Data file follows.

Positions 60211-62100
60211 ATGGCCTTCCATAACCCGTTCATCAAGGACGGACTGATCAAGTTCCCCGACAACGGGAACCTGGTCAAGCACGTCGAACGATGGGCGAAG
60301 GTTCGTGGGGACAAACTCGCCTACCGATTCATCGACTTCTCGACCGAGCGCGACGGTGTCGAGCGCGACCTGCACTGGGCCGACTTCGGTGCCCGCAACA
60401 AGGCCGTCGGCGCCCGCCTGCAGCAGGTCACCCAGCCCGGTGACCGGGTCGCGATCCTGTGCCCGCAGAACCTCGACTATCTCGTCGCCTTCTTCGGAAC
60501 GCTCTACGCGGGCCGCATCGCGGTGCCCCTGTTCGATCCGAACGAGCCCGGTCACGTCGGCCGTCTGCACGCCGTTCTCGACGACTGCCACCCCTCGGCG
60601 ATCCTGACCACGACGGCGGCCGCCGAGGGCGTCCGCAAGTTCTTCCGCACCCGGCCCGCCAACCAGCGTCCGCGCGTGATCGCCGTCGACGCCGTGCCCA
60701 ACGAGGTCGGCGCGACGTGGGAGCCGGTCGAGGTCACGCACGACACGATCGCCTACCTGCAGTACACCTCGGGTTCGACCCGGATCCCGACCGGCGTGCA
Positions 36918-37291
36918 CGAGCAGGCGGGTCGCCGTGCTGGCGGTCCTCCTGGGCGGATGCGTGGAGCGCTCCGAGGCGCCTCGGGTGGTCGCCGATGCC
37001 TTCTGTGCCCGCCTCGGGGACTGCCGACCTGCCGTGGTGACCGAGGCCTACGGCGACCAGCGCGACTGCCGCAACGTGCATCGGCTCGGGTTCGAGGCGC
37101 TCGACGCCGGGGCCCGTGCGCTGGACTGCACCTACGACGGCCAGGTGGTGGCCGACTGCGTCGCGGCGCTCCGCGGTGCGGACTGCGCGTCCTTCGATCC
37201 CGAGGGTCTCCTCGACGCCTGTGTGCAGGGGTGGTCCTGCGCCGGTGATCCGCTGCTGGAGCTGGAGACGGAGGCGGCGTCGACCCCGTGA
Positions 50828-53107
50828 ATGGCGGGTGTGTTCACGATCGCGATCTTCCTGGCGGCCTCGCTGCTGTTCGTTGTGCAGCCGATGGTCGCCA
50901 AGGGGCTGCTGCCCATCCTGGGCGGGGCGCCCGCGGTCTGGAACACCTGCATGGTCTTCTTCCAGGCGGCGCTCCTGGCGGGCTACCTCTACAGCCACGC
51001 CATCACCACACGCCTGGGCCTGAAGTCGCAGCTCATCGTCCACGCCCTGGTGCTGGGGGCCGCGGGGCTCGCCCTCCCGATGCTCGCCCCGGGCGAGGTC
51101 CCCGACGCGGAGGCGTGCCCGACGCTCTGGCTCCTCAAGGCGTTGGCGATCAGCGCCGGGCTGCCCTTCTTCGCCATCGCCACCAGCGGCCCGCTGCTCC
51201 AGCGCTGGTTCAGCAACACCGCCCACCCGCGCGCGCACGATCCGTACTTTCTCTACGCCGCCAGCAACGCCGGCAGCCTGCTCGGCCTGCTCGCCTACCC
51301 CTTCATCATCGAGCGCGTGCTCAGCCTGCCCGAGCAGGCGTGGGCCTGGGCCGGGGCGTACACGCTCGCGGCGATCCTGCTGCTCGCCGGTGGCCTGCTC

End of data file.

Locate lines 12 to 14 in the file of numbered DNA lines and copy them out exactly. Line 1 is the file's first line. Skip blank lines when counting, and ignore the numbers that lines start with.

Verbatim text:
37201 CGAGGGTCTCCTCGACGCCTGTGTGCAGGGGTGGTCCTGCGCCGGTGATCCGCTGCTGGAGCTGGAGACGGAGGCGGCGTCGACCCCGTGA
Positions 50828-53107
50828 ATGGCGGGTGTGTTCACGATCGCGATCTTCCTGGCGGCCTCGCTGCTGTTCGTTGTGCAGCCGATGGTCGCCA